The Sevillian manufacturer of generators Ingelec paid 2.7 million euros (3.2 million dollars) to a network dedicated to collecting bribes from companies in exchange for public awards in Venezuela during the government of Hugo Chávez (1999-2013), according to the documents to which EL PAÍS has had access. A judge in Andorra, where this plot concealed between 2007 and 2012 a loot of 2,000 million euros (2,400 million dollars), charged Ingelec last May with an alleged crime of money laundering. The company paid the funds under suspicion through Banca Privada d’Andorra (BPA).
The Sevillian firm transferred between 2009 and 2010 a total of 2.7 million euros to a Panamanian company. The money ended up in an account at Banca Privada d’Andorra (BPA) used to pay expenses of businessman Diego Salazar, cousin of Rafael Ramírez, Minister of Petroleum of Venezuela between 2002 and 2014 and former president of the state-owned Petróleos de Venezuela SA (PDVSA ).
Salazar is one of the alleged leaders of the plot. And since 2018 he has been among the 28 prosecuted by an Andorran court for integrating this network that hid its loot in this small Pyrenean principality shielded by bank secrecy until 2017.
Ingelec funds ended up in an account at BPA that was used to pay accommodation expenses of more than one million euros in 2009 at the Four Seasons luxury hotel in Paris and to send 834,000 euros to the United States for the purchase of a property.
The account that received the money from the Sevillian firm appears in the financial web of this bribery plot made up, among others, by former Chavista Energy Deputy Ministers Javier Alvarado and Nervis Villalobos.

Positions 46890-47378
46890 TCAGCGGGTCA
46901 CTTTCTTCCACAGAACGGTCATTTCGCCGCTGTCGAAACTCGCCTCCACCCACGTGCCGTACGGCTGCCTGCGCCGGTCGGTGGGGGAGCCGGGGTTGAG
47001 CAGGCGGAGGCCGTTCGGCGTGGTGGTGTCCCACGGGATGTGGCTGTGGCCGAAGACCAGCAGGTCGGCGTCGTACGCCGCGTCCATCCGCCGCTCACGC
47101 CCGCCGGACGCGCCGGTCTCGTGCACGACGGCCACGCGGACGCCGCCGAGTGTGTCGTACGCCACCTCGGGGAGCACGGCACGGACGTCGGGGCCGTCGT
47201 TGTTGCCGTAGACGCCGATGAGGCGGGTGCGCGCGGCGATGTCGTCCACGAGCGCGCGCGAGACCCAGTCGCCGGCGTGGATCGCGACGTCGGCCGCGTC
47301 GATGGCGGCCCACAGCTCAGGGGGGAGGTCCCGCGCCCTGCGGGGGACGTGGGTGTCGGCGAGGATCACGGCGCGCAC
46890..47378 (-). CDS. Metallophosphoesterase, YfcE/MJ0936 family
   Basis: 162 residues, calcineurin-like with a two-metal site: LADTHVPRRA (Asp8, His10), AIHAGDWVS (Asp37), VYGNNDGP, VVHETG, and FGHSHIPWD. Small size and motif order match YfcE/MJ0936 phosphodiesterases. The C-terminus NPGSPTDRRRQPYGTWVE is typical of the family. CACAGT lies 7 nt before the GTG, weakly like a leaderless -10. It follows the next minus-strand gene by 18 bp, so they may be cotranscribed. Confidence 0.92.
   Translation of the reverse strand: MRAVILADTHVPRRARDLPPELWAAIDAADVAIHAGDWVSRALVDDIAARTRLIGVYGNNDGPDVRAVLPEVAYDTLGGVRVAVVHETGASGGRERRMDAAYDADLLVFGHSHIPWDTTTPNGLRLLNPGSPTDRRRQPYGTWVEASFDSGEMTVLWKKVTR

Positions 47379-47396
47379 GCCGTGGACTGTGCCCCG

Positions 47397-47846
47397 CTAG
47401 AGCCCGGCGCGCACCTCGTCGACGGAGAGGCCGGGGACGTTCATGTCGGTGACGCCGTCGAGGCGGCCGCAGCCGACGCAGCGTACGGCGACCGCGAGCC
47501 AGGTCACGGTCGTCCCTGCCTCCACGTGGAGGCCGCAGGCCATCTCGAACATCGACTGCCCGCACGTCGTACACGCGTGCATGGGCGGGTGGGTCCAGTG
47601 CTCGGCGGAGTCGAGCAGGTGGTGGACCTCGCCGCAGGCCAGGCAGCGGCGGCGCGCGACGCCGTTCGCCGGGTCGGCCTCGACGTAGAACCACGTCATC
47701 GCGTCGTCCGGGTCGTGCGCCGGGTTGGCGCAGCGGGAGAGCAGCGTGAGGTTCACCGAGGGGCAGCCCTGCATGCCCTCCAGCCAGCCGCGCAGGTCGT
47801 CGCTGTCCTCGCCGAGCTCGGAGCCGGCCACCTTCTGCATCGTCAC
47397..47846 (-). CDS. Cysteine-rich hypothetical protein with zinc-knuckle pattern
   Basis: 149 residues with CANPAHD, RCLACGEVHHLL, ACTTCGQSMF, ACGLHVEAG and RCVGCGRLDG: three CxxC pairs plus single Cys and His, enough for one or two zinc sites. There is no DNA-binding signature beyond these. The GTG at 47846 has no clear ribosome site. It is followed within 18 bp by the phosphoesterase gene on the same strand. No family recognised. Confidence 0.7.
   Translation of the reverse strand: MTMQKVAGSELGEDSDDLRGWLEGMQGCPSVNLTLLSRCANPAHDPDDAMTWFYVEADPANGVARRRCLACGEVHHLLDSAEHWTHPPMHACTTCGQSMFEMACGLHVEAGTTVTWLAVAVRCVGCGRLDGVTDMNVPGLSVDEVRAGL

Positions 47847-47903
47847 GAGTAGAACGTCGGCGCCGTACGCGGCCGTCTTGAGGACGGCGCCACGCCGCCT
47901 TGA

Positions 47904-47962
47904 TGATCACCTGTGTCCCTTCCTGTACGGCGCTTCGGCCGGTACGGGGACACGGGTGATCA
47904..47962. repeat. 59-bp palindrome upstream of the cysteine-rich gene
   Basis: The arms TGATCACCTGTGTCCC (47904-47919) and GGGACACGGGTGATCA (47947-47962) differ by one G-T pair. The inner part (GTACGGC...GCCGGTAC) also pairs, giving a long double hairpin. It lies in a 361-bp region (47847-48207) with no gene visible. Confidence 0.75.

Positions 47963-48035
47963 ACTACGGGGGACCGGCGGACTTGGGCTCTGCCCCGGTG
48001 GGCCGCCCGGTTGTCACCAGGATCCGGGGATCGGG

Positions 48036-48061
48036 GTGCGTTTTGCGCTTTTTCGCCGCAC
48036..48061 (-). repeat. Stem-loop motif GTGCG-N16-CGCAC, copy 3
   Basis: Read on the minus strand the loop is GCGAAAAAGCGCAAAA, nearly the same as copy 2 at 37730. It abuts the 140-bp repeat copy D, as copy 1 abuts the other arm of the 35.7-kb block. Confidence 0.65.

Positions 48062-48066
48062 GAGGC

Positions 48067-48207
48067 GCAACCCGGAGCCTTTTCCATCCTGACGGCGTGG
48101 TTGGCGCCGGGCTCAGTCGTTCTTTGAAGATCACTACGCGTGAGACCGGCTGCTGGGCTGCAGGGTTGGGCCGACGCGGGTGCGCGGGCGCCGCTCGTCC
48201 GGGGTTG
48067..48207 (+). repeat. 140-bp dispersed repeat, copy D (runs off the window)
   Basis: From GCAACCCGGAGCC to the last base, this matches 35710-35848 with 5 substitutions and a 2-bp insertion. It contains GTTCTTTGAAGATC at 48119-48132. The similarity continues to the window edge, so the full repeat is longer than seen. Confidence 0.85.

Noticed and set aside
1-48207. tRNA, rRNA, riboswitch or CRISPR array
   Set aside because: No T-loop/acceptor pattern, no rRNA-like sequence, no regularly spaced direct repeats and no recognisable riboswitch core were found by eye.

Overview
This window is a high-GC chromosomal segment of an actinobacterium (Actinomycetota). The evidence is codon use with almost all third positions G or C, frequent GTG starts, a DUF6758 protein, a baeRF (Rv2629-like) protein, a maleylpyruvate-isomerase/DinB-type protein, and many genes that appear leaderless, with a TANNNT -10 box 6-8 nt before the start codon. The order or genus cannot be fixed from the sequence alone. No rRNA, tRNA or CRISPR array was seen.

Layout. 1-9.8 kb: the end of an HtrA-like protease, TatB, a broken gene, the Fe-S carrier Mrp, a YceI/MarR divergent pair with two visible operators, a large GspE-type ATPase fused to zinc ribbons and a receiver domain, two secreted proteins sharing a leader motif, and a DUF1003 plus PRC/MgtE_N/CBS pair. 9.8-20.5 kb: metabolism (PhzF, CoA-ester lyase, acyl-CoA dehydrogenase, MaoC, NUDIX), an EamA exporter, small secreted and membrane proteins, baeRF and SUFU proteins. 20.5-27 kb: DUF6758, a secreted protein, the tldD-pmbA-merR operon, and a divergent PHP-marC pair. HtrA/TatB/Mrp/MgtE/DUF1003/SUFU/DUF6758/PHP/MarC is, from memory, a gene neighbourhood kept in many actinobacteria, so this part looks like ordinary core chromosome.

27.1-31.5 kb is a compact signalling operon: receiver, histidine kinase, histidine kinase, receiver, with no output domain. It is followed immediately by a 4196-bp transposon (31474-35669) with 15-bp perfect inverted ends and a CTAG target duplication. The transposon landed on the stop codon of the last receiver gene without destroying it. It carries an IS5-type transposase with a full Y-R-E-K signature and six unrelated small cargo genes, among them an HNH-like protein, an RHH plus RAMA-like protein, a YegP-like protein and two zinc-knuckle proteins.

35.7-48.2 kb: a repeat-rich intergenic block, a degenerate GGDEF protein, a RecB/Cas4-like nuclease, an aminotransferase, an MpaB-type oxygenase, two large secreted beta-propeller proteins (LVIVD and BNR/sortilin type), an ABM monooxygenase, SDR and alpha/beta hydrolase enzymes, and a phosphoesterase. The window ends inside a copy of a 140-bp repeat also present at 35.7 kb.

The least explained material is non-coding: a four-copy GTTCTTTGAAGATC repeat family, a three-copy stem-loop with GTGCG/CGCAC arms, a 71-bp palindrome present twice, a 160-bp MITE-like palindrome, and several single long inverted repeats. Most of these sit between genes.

Andorran investigators suspect the transfer of Ingelec. And they maintain that the Sevillian firm paid the funds through the shell company (without activity) Pessons Mountains of the Venezuelan businessman Roberto Javier Cobucci.
Cobucci justified to the BPA that Ingelec’s money responded to a contract for the installation, assembly and maintenance of machinery for the public company Electricidad de Caracas.
Transfer under suspicion
Researchers question this version. “There has been no access to the order from Electricidad de Caracas,” they indicate in a report last March.
Along with Ingelec, the Andorran judge Stéphanie García charged Cobucci and his company Pessons Mountains with laundering last May.
EL PAÍS has tried unsuccessfully to obtain the version of Ingelec, a firm of 22 employees that in 2014 – the last year reflected in the commercial register – declared sales of 4.2 million euros. This newspaper has not been able to contact Cobucci either.
It is not the first time that Salazar’s collections have focused the gaze of Andorran researchers. The businessman tried in 2012 to send 40 million from Switzerland to France for the acquisition of a property. A judge blocked this operation through the Banca Privada d’Andorra (BPA), a financial institution intervened in 2015 for allegedly laundering funds from criminal groups such as Odebrecht, the Brazilian construction giant that starred in the largest bribery scheme in America.
On the other hand, justice did not prevent Salazar from resorting to his funds in the BPA – where he managed seven accounts that moved 21.2 million euros – to navigate a train of excesses. Together with his cousin Luis Mariano Rodríguez and former Venezuelan vice-minister Villalobos, he spent 10 million euros on luxury goods between 2007 and 2012. A spiral of expenses that included three million in jewelry, two in works of art; one million in wine and 516,012 euros in the rental of helicopters.
Salazar’s financial network spanned Belize, Panama, and the British Virgin Islands. And it contemplated more than 100 shell companies that, between 2004 and 2016, served to hide the purchase of properties in Venezuela. His emporium included an apartment next to the Tucacas beach, in the Venezuelan state of Falcón, according to this newspaper.
The Venezuelan Prosecutor’s Office has placed Salazar, who was arrested in 2017 in Venezuela, at the epicenter of a plot that used his cousin, former minister Rafael Ramírez, known as the oil czar, to make cash and collect succulent commissions from companies in exchange for contracts with PDVSA and its subsidiaries.
Eddie is an Australian news reporter with over 9 years in the industry and has published on Forbes and tech crunch.